Barclays was never built with hockey in mind. It's a basketball arena. Seats are arranged that way, to the point that one entire end has obstructed views with the entire offensive zone and net not able to be seen. So those sections stay mostly vacant. The scoreboard is over the blue line and not center ice. There's a white SUV parked in one corner behind the glass where more seats could be. All the raucous denizens who filled Nassau Coliseum reside in Barclays' hinterlands.
Most fans hate the long train ride from Long Island. The whole place is just plain goofy for hockey. You have to believe people in Quebec City are going to watch this one as closely as they've been paying attention to the situation in Carolina.
And on Friday, a new suitor emerged as Connecticut governor Dannel Malloy and Hartford mayor Luke Bronin offered the use of Hartford's XL Center, the former home of the Whalers, as a temporary or even permanent home. There are plans for a $250 million renovation to what was known as the Hartford Civic Center until the Whalers left for Raleigh in 1997.
Blue notes at St. Louis presser
You won't see a more remarkable press conference than the one St. Louis GM Doug Amstrong gave Wednesday in discussing the firing of Ken Hitchcock and the promotion of Mike Yeo to the top job. Yeo, the former Minnesota boss, had been on the bench this year as an assistant and the coach-in-waiting for the retiring Hitchcock.
Armstrong wept when discussing the dismissal of Hitchcock, which left his close friend one win away from tying Al Arbour for third on the all-time list. He took blame for the decisions to jettison Brian Elliott, David Backes and Troy Brouwer and heaped plenty of damning words upon his players.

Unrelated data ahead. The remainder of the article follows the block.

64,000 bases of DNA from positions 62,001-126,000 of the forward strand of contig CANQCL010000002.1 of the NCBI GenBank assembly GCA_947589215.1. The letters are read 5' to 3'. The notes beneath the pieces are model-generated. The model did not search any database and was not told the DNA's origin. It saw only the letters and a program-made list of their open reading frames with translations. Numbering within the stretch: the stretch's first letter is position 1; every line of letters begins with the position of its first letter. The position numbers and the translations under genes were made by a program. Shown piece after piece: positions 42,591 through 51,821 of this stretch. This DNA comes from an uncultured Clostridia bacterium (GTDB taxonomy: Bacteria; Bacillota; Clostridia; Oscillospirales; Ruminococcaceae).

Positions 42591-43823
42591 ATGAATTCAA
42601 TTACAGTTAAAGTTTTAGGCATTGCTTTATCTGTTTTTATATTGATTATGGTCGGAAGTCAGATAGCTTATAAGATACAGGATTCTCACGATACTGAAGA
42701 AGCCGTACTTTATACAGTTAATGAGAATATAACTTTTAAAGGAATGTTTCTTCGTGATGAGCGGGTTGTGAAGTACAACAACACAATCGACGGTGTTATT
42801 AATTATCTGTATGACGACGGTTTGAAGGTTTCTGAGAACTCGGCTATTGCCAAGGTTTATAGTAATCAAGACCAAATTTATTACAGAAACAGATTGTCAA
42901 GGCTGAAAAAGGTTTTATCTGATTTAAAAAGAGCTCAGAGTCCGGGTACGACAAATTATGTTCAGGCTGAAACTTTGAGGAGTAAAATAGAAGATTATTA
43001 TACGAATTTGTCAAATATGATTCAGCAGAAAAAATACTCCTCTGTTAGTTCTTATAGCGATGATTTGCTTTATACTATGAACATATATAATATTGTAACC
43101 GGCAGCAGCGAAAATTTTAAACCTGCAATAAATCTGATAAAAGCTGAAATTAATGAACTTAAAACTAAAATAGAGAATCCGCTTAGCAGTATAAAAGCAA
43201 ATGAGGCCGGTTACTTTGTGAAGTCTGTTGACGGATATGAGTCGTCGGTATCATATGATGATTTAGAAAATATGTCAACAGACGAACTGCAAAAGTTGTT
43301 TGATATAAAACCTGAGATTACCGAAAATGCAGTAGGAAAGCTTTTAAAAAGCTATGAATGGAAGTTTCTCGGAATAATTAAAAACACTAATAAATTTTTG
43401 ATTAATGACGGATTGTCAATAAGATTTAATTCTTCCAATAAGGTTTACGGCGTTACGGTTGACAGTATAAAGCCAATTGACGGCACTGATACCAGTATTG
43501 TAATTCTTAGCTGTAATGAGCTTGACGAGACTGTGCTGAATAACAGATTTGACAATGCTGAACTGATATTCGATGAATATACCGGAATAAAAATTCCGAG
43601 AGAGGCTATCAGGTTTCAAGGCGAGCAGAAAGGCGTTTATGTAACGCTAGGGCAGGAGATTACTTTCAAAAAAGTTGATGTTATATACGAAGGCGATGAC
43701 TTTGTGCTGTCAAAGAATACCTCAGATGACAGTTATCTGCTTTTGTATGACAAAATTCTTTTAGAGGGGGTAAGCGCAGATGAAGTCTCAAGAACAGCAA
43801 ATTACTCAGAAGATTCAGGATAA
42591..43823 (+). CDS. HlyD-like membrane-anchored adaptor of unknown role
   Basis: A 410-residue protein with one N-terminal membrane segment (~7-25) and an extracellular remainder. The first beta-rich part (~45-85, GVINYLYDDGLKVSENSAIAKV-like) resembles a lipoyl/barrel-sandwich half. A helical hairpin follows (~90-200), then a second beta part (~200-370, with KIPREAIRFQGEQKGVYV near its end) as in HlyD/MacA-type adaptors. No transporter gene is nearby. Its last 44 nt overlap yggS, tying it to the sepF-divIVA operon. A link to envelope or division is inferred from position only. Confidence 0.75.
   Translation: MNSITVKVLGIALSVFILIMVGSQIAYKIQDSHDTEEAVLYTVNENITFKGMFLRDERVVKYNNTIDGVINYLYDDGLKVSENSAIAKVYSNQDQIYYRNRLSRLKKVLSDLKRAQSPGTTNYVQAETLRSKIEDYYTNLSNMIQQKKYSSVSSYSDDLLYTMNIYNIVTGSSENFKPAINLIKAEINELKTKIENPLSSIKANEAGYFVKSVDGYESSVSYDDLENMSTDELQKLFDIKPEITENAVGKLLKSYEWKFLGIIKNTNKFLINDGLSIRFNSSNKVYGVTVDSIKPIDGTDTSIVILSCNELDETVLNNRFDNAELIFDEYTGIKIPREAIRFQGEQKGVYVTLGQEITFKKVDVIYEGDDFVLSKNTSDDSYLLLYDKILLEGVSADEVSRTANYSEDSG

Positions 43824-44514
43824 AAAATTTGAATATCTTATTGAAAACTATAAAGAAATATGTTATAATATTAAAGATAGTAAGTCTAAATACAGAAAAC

“We have to regain what’s important for the Note on the front, not the name on the back,” said Armstrong, referring to the team's iconic logo. “We don’t lose with pride. It just felt like we were hit and miss, night in and night out."
Armstrong's biggest blast was when he called some of his players "independent contractors."
"There has to be a sacrifice for the team,” he said. “On a 50-50 puck, you cheat on the offensive side of it. Good teams cheat on the defensive side of it, so as not to expose their teammates. So I'm hoping now that we don’t expose each other.”
Bylsma says yes to Yeo
Sabres coach Dan Bylsma couldn't help but smile Saturday when asked about Yeo, his assistant during the Penguins' 2009 Stanley Cup run. He said he texted Yeo congratulations after the Blues won his first game Thursday, a solid 5-1 win over Toronto.
"We knew it was going in that direction for next season and it just happened at a difficult time for both the Blues and 'Hitch'," Bylsma said. "Mike stepping in now with 35 games or so left is a chance he deserves. I think he's a good head coach, a guy who I coached some really good hockey with and he was a big part of it. He deserves it and I was happy to see him get his first win there under his belt."